New York State Museum

New York State Museum The New York State Museum is a center of art, science, and history dedicated to exploring the human and natural history of the state.

The New York State Museum is a center of art, science, and history dedicated to exploring the human and natural history of the state. Established in 1836, it is the oldest and largest state museum in the country. From its beginning, the Museum has been home to some of the nation’s leading scientists, including the founders of American paleontology, ethnology, botany and mycology. Its collections rank among the finest in many fields and total more than 16 million scientific specimens and one million cultural objects. Located at the southern end of the architecturally stunning Governor Nelson A. Rockefeller Empire State Plaza in Albany, the New York State Museum welcomes visitors from across the globe and thousands of students each year. Its 100,000 square feet of exhibition space features several new exhibitions per year in addition to long term exhibitions. The Museum also offers a variety of educational public programs for learners of all ages.

#Science Tuesday: MalacologyDid you know that freshwater mussels are easiest to spot in late summer? This is because the...
08/06/2019

#Science Tuesday: Malacology
Did you know that freshwater mussels are easiest to spot in late summer? This is because the mussels are not buried as deep in the sediments as they usually are throughout the rest of the year, and the water tends to be less turbid or high. Recently, NYSM and NYSDEC scientists took advantage of this fact to paddle up the Moses Kill to survey a previously undescribed mussel community. Enjoying the beautiful wildlife and recording the presence and identity of mussels along the way, an impressive diversity of at least nine species of native freshwater mussels were discovered, making this small river one of the most mussel-species-rich streams in eastern New York! This is important as mussel communities in tributaries may support the diversity of mussel species in the main stem of larger rivers such as the mighty Hudson. #NYSMresearch #freshwatermussels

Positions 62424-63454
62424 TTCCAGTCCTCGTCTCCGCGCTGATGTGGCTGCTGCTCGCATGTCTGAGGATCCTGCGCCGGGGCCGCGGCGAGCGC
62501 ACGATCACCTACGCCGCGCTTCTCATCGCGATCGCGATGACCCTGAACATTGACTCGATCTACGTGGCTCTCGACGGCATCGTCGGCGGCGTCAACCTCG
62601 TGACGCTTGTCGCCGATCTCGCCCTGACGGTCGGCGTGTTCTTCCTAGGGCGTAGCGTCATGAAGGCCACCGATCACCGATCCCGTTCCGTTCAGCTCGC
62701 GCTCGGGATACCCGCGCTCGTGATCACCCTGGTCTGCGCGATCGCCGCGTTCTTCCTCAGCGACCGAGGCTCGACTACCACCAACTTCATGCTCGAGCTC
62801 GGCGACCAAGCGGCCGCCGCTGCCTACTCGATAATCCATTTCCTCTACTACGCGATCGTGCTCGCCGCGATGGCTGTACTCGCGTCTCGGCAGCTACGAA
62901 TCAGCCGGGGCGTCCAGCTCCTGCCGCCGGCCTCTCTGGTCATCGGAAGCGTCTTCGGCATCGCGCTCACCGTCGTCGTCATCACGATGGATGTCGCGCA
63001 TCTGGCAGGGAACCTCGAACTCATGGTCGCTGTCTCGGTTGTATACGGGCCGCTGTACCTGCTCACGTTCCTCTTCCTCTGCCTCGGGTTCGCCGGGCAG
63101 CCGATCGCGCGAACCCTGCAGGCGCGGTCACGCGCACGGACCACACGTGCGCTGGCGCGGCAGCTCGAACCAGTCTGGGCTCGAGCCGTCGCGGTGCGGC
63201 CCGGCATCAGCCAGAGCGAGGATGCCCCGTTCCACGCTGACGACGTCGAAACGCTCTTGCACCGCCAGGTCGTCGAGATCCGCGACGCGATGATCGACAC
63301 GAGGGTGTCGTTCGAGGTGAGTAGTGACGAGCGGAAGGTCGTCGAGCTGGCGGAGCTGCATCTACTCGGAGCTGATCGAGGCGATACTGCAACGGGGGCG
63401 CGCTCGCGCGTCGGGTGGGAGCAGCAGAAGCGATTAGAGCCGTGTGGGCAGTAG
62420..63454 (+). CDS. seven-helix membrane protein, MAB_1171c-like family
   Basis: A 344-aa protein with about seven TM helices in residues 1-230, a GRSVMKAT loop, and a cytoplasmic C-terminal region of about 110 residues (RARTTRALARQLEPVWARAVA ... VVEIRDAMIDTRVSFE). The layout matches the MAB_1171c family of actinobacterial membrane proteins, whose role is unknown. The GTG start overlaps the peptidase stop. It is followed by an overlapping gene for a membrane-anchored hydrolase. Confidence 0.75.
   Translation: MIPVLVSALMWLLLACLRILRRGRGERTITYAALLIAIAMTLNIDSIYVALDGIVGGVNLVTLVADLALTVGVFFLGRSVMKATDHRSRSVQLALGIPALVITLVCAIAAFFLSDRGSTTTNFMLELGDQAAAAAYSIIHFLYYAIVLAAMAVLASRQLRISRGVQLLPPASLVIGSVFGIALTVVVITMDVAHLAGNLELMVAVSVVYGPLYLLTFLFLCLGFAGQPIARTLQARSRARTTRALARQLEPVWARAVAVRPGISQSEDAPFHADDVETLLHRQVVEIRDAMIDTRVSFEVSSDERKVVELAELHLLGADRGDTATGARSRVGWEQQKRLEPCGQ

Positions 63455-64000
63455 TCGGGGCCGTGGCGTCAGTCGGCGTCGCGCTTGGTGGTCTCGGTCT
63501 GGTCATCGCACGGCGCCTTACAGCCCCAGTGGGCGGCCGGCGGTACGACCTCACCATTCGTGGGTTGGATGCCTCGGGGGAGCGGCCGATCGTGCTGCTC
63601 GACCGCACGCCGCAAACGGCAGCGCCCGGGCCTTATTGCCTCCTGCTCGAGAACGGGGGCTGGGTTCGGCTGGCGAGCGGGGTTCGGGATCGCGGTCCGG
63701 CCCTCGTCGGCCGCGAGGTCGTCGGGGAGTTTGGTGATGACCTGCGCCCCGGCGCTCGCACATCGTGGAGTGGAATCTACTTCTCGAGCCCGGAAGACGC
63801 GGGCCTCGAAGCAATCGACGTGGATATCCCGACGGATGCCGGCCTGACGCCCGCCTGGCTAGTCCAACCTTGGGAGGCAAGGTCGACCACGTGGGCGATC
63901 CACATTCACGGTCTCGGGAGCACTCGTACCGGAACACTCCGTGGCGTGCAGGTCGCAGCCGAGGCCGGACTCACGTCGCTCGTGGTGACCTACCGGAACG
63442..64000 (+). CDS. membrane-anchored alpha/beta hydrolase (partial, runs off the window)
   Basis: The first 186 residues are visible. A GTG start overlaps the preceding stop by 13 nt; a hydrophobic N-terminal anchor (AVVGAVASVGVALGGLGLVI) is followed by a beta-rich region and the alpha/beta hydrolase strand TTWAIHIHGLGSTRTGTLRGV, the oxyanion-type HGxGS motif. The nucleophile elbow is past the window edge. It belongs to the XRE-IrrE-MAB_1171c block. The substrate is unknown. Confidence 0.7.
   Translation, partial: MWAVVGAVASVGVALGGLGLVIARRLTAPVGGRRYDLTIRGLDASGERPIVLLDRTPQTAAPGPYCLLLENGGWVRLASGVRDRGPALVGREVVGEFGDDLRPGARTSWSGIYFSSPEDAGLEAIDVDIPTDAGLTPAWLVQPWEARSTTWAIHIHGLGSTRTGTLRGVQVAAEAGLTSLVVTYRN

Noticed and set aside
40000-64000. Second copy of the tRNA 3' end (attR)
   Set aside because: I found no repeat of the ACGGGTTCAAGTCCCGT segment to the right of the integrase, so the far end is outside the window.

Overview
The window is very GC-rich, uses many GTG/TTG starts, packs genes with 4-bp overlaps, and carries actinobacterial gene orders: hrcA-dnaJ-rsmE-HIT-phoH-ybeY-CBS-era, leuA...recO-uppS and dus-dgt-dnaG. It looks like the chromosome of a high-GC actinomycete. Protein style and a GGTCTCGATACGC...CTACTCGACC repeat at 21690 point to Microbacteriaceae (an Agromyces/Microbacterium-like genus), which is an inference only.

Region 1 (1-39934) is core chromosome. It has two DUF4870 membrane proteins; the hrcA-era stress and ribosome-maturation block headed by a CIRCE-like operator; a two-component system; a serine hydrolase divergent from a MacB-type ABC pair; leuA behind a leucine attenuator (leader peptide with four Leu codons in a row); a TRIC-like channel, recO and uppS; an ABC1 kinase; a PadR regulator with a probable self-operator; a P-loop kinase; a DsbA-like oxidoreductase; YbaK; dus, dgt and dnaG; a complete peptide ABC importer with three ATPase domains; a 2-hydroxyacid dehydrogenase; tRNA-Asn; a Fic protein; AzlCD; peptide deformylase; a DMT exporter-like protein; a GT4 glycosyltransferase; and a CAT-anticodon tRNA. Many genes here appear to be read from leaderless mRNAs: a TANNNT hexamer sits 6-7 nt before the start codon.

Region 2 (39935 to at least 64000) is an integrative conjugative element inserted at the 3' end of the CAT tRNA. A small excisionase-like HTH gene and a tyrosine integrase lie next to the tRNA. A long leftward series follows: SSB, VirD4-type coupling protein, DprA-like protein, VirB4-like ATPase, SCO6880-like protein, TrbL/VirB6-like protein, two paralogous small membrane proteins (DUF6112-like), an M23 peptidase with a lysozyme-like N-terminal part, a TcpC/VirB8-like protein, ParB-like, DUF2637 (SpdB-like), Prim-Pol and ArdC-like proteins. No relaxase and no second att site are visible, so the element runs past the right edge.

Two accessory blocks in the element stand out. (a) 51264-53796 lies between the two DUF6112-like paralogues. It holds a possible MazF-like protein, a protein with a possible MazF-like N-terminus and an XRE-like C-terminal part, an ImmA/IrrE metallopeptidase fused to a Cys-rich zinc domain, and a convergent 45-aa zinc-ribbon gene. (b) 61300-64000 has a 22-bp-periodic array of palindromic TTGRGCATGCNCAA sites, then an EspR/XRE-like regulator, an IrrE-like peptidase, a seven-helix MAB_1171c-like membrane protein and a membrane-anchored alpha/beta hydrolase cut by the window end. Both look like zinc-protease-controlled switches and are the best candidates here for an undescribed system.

Photos:
(1) Traveling up the Moses Kill by kayak
(2) Ligumia nasuta (top 2) and Elliptio complanata (bottom) documented with GPS
(3) Many mussels
(4) Other wildlife, including a green frog
(5) Other wildlife, including white water lilies

Watch snails and slugs crawl and figure out which end of an earthworm is the front at an interactive children's program ...
08/02/2019

Watch snails and slugs crawl and figure out which end of an earthworm is the front at an interactive children's program tomorrow, August 3, from 2:00 - 3:00 pm.

Kids will hear author Anita Sanchez read from her book "Rotten! Vultures, Beetles, Slime and Nature's Decomposers" during this lively, hands-on program designed for children grades kindergarten through 4.

Learn more: https://bit.ly/315SRCa

07/31/2019

Earlier this month, we celebrated the 50th Anniversary of the Apollo 11 mission, the spaceflight that landed the first two humans, Neil Armstrong and Buzz Aldrin, on the moon.

Featured here are copies of New York State newspapers the day after the landing of the Apollo Lunar Module, Eagle, on July 20, 1969. Also included from the NYSM's History Collection is a glass tumbler commemorating the event.
#HistoryHumpday #Apollo11 #NYSMhistory

07/30/2019

Today’s #ScienceTuesday features three colorful examples of fluorescent sphalerite (zinc sulfide) specimens from the NYSM Mineral Collection. Collected from the Balmat mining district in St. Lawrence County, NY, they are wonderful examples of minerals that emit visible light when exposed to ultraviolet radiation, X-rays, or an electron beam. #minerals #NYSMresearch #fluorescent

The State Museum’s collections are researched not only by scientists and historians, but also elementary students!This...
07/30/2019

The State Museum’s collections are researched not only by scientists and historians, but also elementary students!

This past school year, a 5th grade class from Austin Road Elementary School in Mahopac, NY used artifacts from the State Museum’s history collection to research and write a book about the American Revolution.

The students’ teacher, Mary Jean Cerbini, toured the collection with Don Wildman, host of Travel Channel’s “Mysteries at the Museum”. Mary Jean and Don followed the format of the “Mysteries of the Museum” show by first selecting artifacts and then asking the students to study them and discover the stories each object told. The result was a book created by the students sharing their research on the American Revolution and the objects in the Museum’s history collection. Great work!

Visit the State Museum Friday mornings now through August 16 for special children's programs.Tomorrow, July 26 from 10:3...
07/25/2019

Visit the State Museum Friday mornings now through August 16 for special children's programs.

Tomorrow, July 26 from 10:30 - Noon, children can learn about New York's plants and pollinators and create their own flowers using a variety of fun materials and tools.

Learn more: http://www.nysm.nysed.gov/programs/flowers-and-pollination